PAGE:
The Matrix

A bearish inventory report was released by the Energy Information Administration for the week ending June 26th. Crude oil continued its slow erosion, breaching near term support at $ 57.50. Prices breaking under $56.50 open the way to support at $51.15. The March low of $42 seems very far away, although not out of the realm of possibility.

Sixty dollars may represent a price maximum at least for now. At higher prices, producers could increase output and hedge their production. This opens the way to lower prices because production hedged at $60 makes the producer indifferent to lower market prices. A soft market would not necessarily halt production.

The crude oil price rally of the second quarter seems now to be failing. Some observers think that global demand has been overstated. And even if not, such demand might not be sustainable. Chinese demand gains, for example, are seen as representing fuel switching from natural gas powered vehicles back to diesel.

Domestic production continues to frustrate bulls. Volumes remain around 9.6 million barrels daily, near all-time highs. Fewer drill rigs have not translated into lower output, reflecting efficiency gains that could give more output with fewer wells this year.

The most recent EIA report showed a build of 2.4 million barrels of commercial crude oil in tanks. This was the first increase in supply in nine weeks. Prior to that, crude stocks had reached 491 million barrels in April and subsequently fell to 463 million barrels on June 19th.

 

Supply/Demand Balances

Supply/demand data in the United States for the week ending June 26, 2015 were released by the Energy Information Administration.

Total commercial stocks of petroleum increased 10.3 million net barrels during the week ending June 26, 2015.

Builds were reported in stocks of crude, K-jet, distillates, residual fuel oil, propane, and other oils. Draws were experienced in stocks of ethanol and RBOB.

Crude oil supplies in the United States increased to 465.4 million barrels, a build of 2.4 million barrels.

Crude oil supplies decreased in three of the five PAD Districts. PADD 1 (East Coast) crude oil stocks experienced a decrease of 1.6 million barrels. PADD 4 (Rockies) crude oil stocks declined 0.1 million barrels.

PAAD District 5 (West Coast) storage fell 0.5 million barrels. PADD 2 (Midwest) stocks rose 0.7 million barrels. PADD 3 (Gulf Coast) stocks increased 3.9 million barrels.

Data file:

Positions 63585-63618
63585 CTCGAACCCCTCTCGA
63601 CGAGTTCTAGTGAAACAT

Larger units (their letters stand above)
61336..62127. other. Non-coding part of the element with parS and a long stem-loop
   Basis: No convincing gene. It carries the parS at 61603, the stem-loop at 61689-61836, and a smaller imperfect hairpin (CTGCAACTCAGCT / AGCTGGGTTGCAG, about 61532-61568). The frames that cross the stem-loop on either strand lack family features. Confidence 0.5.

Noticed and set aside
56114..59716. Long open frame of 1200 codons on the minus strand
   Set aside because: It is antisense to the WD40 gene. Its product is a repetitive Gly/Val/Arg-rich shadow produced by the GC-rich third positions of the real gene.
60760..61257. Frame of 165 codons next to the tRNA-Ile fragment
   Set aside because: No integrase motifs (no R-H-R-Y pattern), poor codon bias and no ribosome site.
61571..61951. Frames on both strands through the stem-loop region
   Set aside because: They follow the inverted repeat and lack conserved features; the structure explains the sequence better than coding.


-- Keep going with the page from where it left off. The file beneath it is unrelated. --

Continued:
Cushing, Oklahoma inventories increased to 56.4 million barrels, an increase of 0.2 million barrels.

Domestic crude oil production decreased 9,000 barrels daily to 9.595 million barrels per day.

Crude oil imports averaged 7.513 million barrels per day, a daily increase of 0.748 million barrels.

Refineries used 95.0 per cent of capacity, an increase of 1.0 percentage points from the previous week.

Crude oil inputs to refineries declined 1,000 barrels daily; there were 16.531 million barrels per day of crude oil run to facilities. Gross inputs, which include blending stocks, increased 182,000 barrels per day to 16.976 million barrels daily.

Total petroleum product inventories saw an increase of 7.9 million barrels. Gasoline stocks fell 1.8 million barrels; total stocks are 216.7 million barrels.

Total product demand fell 0.952 million barrels daily to 19.730 million barrels per day.

Demand for gasoline increased 75,000 barrels per day to 9.731 million barrels daily.

Distillate fuel oil supply gained 0.4 million barrels. Stocks are 135.8 million barrels. National demand was reported at 3.904 million barrels per day during the report week. This was a weekly increase of 0.296 million barrels daily.

Propane added 1.6 million barrels to supply. There are 83.5 million barrels in storage. Current demand is estimated at 0.890 million barrels per day, a decline of 38,000 barrels daily from the previous report week.

 

Natural Gas

According to the EIA: Working gas in storage was 2,577 Bcf as of Friday, June 26, 2015, according to EIA estimates. This represents a net increase of 69 Bcf from the previous week. Stocks were 662 Bcf higher than last year at this time and 29 Bcf above the 5-year average of 2,548 Bcf.

The injection was slightly bullish because it fell short of industry expectations. A modest rally ensued release of the numbers by the EIA, but a long upper candlestick suggested that the gain was probably ephemeral. Prices have been hugging the Bollinger Band midpoint, with little indication of directionality.

 

Al pic 2009_cropped

Sincerely,
Alan Levine Chairman, Powerhouse

 

 

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